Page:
Last year, I posted an article entitled, the Best and worst places to be a woman . Gender gap, gender equality, girl power, however you call it, is one of my most favorite topics. I have so much to say because I have enough experience living here, where women are treated like second class citizens, worse than dogs, sometimes; and  back home, where some women eat “death threats for breakfast” (to quote a female politician) and where matriarchy is the norm. You might argue, so what, the Philippines is a third world country with almost a fourth of its population unable to feed themselves – and I agree. We don’t have abortion. We don’t have divorce. Many girls (and boys) are unable to go to school. Blah blah blah. Once we get into the problems we are facing, the list just continues, miles long. So let’s stick to the topic and celebrate – the best thing about being a Filipina is that we have balls the size of coconuts and we’re actually pretty damn solid. For one, we don’t let the men walk all over us -or beat us- in the corporate world, in politics, in society, in living  a good life in general. We are the breadwinners and the guys willingly, gladly, thankfully take the backseat to become ‘housebands’ (not in my case, though). I’d like to point out that I haven’t been to a country in Asia that considers women an asset more than in the PI. Even in the olden days, men had to pay for dowry, not the other way around. The thinking was,a daughter was priceless, an asset, and it was to a man’s great benefit if he married her; therefore he must prove his worthiness and his sincerity to the woman’s family. Japan, as far as I remember in my art history class, had the same system of dowry before the samurai era – that is, men paying for dowry to marry his lady love. There was a total reversal during the samurai-jidai, and women were considered a liability – the family had to come up with dowry because,   the woman would be  burden to her husband. And that’s how it is until now. The end.

Abenomics seemed to have little effect on how the women are treated in the corporate world. For one, companies still discriminate against women. A student drew me a table which I reproduced here rather clumsily, explaining the payscales at his company (and probably many other J-companies). Disclaimers : You shouldn’t take this too literally – I have no numbers to support this. This is a rough reproduction of my student’s drawing.

2014 Gender gap report - Japan at #104. 2 types of payscales at Japanese companies.

2014 Gender gap report – Japan at #104. 2 types of payscales at Japanese companies.

My student explained that women’s pay scale is flat, even if it is, essentially, against the law. But women don’t seem to mind – they rest their future in finding the man that will feed and house and clothe them. Indeed, perhaps it is why women would rather marry and retire happily ever after ? Because companies treat their women like dogs. Or perhaps it is a cycle. Companies treat women like dogs because women don’t stay long. Or women don’t stay long because companies treat them like dogs. But women must want – before it will be given. I mean seriously want. And if they want it hard enough, maybe they themselves will fight for what is due them.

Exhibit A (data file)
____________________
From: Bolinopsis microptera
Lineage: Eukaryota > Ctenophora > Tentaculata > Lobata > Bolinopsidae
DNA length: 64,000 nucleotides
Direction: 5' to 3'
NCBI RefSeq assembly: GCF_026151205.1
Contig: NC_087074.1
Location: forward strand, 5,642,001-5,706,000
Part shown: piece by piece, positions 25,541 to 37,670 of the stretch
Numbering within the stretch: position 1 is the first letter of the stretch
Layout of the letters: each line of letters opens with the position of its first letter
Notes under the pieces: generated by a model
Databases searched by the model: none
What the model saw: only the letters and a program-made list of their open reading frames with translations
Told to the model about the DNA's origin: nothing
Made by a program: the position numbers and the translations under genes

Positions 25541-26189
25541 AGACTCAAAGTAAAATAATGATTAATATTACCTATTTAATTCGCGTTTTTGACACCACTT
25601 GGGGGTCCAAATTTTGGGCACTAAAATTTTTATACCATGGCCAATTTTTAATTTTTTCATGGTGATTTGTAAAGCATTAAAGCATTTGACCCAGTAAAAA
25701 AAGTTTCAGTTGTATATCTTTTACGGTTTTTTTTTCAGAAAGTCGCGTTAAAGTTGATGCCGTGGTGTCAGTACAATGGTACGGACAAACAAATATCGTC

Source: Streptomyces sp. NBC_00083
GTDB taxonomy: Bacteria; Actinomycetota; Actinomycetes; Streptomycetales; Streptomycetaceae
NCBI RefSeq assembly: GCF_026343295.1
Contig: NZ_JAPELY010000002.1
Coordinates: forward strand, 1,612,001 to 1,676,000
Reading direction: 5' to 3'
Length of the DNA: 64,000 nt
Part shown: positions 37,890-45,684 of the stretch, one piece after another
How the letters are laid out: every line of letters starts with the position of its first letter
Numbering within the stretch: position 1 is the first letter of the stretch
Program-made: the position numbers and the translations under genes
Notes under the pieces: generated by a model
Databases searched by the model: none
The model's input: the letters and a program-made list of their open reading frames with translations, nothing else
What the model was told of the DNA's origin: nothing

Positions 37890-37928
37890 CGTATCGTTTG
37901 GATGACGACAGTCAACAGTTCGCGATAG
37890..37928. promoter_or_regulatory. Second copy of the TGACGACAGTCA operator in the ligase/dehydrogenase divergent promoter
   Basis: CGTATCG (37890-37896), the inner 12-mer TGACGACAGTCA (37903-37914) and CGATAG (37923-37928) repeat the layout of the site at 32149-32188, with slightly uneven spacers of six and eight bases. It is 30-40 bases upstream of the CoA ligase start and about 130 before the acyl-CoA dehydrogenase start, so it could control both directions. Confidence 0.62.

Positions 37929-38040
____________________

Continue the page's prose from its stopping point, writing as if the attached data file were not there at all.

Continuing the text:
There is a saying in Japanese :

意志があるとき方法があります

In English :

When there’s a will there’s a way.

In French :

Voulour c’est pouvoir.

In Tagalog :

Kung gusto, may paraan. Kung ayaw, madaming dahilan.  

ね?Ain’t I right? N’est-ce pas?Di ba?

 Gender Gap : Philippines vs Japan

Japan at #104. Philippines vs Japan

2014 Gender gap report – Japan at #104. Philippines vs Japan

Look at the political empowerment! Look! Japan’s low ranking may explain why women are being treated like dogs. They are under-represented, their interests overlooked. Remember the incident in June?

A Liberal Democratic Party lawmaker apologized on Monday for shouting a sexist remark last week at a female colleague from Your Party during a plenary session of the Tokyo Metropolitan Assembly.

Akihiro Suzuki, 51, apologized at a news conference at City Hall five days after the sexist taunting incident, which allegedly involved at least one other male lawmaker.

“I apologize from the bottom of my heart for inflicting heavy heartache and causing trouble to assembly member fellow lawmaker Ayaka Shiomura, the assembly and the public, caused by my remark, ‘Why don’t you get married soon?’ ” the nationalist lawmaker said.

Suzuki, part of a cadre of like-minded nationalists who landed on the Senkaku Islands in 2012, elicited jeers and laughter from his male colleagues in the assembly that have raised doubts about the LDP’s commitment to Prime Minister Shinzo Abe’s stated policy of promoting women in the workplace.

Abe is also president of the LDP.

The Tokyo assembly’s evident sexism has done nothing to burnish the image of the capital as it gears up to host the 2020 Olympics.

Suzuki acknowledged the remark was inconsiderate.